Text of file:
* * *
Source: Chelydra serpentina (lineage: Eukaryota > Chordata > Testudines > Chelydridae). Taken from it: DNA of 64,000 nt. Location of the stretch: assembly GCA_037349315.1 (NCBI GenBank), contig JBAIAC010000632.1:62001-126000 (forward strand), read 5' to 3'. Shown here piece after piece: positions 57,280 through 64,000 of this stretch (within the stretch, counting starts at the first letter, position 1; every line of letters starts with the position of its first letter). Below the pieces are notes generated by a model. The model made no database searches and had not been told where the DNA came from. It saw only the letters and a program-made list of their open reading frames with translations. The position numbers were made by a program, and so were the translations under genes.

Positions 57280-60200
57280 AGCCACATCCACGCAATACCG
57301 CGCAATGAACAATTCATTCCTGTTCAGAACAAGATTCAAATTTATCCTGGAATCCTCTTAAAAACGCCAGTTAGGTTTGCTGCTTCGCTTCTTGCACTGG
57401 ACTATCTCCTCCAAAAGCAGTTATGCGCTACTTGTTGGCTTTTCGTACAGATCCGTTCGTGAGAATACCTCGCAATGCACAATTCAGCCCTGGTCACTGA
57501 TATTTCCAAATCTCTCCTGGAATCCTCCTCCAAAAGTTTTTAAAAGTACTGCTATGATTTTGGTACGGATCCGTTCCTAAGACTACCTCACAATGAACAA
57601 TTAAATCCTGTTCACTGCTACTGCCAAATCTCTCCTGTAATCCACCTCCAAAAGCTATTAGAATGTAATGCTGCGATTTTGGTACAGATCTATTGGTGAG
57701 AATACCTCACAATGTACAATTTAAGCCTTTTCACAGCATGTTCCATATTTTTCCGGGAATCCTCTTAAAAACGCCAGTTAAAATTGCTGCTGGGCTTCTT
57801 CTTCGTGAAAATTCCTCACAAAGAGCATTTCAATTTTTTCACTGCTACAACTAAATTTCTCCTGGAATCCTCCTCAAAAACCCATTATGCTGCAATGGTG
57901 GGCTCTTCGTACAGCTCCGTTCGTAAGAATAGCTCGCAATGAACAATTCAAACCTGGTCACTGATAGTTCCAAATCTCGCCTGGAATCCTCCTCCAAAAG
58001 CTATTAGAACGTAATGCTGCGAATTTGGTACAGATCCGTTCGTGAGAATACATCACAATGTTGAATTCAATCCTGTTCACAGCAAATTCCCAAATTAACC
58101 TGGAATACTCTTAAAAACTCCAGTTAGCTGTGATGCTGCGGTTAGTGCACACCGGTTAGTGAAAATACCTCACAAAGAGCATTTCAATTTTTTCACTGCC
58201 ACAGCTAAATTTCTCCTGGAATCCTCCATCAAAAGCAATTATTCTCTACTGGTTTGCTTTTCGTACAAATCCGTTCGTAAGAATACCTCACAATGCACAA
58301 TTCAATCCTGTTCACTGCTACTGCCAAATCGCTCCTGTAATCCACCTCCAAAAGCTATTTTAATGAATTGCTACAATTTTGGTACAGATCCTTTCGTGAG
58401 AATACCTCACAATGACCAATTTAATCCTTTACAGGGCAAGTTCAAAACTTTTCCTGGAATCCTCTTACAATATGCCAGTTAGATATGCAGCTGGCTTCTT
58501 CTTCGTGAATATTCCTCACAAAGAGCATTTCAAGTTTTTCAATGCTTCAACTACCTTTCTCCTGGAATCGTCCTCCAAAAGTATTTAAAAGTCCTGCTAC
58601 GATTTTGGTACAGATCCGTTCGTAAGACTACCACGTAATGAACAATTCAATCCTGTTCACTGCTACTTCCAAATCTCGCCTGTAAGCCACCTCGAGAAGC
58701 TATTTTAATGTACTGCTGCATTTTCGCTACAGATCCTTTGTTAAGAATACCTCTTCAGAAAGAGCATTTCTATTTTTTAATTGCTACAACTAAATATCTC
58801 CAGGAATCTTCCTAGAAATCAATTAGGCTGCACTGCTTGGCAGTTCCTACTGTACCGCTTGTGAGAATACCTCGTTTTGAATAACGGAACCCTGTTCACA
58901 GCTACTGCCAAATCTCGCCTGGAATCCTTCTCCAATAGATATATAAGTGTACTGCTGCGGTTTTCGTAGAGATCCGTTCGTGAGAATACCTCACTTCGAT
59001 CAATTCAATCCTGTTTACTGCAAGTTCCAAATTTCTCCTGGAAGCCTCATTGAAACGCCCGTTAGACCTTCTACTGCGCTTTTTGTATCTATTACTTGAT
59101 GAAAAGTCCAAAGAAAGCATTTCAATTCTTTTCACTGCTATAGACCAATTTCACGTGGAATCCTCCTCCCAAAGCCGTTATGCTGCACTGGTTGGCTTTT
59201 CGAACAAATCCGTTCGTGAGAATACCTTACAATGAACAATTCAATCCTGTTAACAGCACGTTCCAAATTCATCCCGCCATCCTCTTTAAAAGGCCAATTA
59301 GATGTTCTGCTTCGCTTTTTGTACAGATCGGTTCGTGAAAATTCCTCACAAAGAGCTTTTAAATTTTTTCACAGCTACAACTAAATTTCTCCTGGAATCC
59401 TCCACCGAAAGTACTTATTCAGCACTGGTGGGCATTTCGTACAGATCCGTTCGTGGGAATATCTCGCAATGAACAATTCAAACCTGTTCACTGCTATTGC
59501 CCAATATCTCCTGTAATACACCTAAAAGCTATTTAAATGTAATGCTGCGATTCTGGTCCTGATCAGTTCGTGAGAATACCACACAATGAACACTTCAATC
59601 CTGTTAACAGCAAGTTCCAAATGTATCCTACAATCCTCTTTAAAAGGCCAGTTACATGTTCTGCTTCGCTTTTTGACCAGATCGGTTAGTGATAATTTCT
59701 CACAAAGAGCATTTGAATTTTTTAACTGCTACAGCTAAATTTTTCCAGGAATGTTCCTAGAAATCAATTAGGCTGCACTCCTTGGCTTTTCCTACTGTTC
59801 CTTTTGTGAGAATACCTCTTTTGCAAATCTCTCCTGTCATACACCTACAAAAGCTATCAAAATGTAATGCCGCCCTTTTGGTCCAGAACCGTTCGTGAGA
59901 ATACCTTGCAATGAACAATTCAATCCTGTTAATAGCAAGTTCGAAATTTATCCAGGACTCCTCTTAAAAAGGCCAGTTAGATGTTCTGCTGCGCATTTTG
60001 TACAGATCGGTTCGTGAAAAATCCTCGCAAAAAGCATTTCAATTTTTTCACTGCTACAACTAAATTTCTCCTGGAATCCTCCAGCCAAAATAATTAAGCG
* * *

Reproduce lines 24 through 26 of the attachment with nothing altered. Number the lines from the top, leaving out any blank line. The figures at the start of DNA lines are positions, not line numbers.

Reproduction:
59301 GATGTTCTGCTTCGCTTTTTGTACAGATCGGTTCGTGAAAATTCCTCACAAAGAGCTTTTAAATTTTTTCACAGCTACAACTAAATTTCTCCTGGAATCC
59401 TCCACCGAAAGTACTTATTCAGCACTGGTGGGCATTTCGTACAGATCCGTTCGTGGGAATATCTCGCAATGAACAATTCAAACCTGTTCACTGCTATTGC
59501 CCAATATCTCCTGTAATACACCTAAAAGCTATTTAAATGTAATGCTGCGATTCTGGTCCTGATCAGTTCGTGAGAATACCACACAATGAACACTTCAATC